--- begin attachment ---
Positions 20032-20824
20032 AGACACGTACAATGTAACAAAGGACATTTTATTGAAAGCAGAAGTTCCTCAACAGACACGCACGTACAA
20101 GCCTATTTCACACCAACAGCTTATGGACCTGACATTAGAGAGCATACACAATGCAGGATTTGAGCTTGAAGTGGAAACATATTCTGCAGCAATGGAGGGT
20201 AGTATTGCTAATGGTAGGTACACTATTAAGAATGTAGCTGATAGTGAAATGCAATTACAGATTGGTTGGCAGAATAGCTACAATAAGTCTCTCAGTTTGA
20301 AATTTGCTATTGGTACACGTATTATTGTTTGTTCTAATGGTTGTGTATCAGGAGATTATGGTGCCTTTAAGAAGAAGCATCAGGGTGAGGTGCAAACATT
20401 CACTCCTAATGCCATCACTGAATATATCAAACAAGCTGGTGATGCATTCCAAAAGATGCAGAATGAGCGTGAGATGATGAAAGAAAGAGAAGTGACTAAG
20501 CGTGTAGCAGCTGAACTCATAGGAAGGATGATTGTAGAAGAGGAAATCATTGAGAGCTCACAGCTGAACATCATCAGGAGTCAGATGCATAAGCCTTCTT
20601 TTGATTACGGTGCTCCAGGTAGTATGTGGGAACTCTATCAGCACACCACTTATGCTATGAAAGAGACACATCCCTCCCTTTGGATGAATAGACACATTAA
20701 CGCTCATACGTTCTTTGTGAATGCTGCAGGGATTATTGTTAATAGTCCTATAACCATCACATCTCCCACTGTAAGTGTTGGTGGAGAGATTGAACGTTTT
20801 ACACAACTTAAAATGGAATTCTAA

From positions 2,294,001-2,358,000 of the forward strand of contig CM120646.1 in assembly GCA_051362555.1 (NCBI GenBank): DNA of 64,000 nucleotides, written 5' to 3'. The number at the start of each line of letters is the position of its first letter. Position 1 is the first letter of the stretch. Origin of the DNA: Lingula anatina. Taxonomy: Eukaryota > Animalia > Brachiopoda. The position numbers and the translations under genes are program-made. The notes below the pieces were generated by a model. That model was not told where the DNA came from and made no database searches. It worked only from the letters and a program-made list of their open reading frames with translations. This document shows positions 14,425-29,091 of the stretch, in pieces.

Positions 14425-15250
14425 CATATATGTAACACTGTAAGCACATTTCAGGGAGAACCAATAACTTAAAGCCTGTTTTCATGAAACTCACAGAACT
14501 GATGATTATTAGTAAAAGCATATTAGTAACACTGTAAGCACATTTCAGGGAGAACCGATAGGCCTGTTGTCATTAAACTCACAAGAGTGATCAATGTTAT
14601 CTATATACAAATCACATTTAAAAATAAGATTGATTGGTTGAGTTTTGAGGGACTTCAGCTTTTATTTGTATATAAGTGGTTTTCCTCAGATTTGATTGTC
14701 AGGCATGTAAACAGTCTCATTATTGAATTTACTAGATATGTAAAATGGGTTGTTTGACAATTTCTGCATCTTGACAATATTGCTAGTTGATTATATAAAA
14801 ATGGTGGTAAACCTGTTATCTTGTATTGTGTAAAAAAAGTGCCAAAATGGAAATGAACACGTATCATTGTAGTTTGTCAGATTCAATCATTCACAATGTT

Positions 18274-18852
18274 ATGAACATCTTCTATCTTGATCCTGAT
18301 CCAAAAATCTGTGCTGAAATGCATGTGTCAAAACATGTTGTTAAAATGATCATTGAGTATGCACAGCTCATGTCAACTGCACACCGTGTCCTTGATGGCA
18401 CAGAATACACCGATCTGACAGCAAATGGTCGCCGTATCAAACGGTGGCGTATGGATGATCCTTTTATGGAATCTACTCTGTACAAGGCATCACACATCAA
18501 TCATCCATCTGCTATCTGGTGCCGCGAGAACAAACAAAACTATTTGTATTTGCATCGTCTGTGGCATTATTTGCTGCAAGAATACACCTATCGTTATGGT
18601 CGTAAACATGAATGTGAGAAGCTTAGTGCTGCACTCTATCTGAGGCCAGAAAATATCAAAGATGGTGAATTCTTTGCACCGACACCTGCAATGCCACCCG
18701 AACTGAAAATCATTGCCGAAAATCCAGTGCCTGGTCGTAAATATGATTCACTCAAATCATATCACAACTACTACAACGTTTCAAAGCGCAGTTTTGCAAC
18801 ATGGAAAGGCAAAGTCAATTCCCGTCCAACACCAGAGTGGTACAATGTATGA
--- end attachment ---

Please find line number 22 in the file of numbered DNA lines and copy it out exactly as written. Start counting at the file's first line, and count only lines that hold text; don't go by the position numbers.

18501 TCATCCATCTGCTATCTGGTGCCGCGAGAACAAACAAAACTATTTGTATTTGCATCGTCTGTGGCATTATTTGCTGCAAGAATACACCTATCGTTATGGT